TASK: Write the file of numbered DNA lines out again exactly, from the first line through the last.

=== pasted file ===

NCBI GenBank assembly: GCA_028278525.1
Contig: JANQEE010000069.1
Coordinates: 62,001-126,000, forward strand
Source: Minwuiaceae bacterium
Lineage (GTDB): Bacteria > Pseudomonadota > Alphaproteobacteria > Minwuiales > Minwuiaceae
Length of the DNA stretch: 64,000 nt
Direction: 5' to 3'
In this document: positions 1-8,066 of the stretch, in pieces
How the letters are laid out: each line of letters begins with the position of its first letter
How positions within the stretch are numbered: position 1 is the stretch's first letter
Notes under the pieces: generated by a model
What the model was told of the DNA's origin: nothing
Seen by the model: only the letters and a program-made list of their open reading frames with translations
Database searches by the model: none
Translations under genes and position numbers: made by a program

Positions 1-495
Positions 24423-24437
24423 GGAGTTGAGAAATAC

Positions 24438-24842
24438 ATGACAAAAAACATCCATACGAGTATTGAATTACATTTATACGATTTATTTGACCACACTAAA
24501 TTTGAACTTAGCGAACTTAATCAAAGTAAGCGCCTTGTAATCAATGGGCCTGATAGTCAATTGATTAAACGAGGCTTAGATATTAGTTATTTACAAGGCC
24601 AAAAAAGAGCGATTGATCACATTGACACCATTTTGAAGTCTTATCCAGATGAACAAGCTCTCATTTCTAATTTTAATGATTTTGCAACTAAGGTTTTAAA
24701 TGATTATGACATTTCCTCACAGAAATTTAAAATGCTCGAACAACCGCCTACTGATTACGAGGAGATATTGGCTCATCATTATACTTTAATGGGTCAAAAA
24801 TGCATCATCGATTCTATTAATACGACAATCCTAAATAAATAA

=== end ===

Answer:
NCBI GenBank assembly: GCA_028278525.1
Contig: JANQEE010000069.1
Coordinates: 62,001-126,000, forward strand
Source: Minwuiaceae bacterium
Lineage (GTDB): Bacteria > Pseudomonadota > Alphaproteobacteria > Minwuiales > Minwuiaceae
Length of the DNA stretch: 64,000 nt
Direction: 5' to 3'
In this document: positions 1-8,066 of the stretch, in pieces
How the letters are laid out: each line of letters begins with the position of its first letter
How positions within the stretch are numbered: position 1 is the stretch's first letter
Notes under the pieces: generated by a model
What the model was told of the DNA's origin: nothing
Seen by the model: only the letters and a program-made list of their open reading frames with translations
Database searches by the model: none
Translations under genes and position numbers: made by a program

Positions 1-495
Positions 24423-24437
24423 GGAGTTGAGAAATAC

Positions 24438-24842
24438 ATGACAAAAAACATCCATACGAGTATTGAATTACATTTATACGATTTATTTGACCACACTAAA
24501 TTTGAACTTAGCGAACTTAATCAAAGTAAGCGCCTTGTAATCAATGGGCCTGATAGTCAATTGATTAAACGAGGCTTAGATATTAGTTATTTACAAGGCC
24601 AAAAAAGAGCGATTGATCACATTGACACCATTTTGAAGTCTTATCCAGATGAACAAGCTCTCATTTCTAATTTTAATGATTTTGCAACTAAGGTTTTAAA
24701 TGATTATGACATTTCCTCACAGAAATTTAAAATGCTCGAACAACCGCCTACTGATTACGAGGAGATATTGGCTCATCATTATACTTTAATGGGTCAAAAA
24801 TGCATCATCGATTCTATTAATACGACAATCCTAAATAAATAA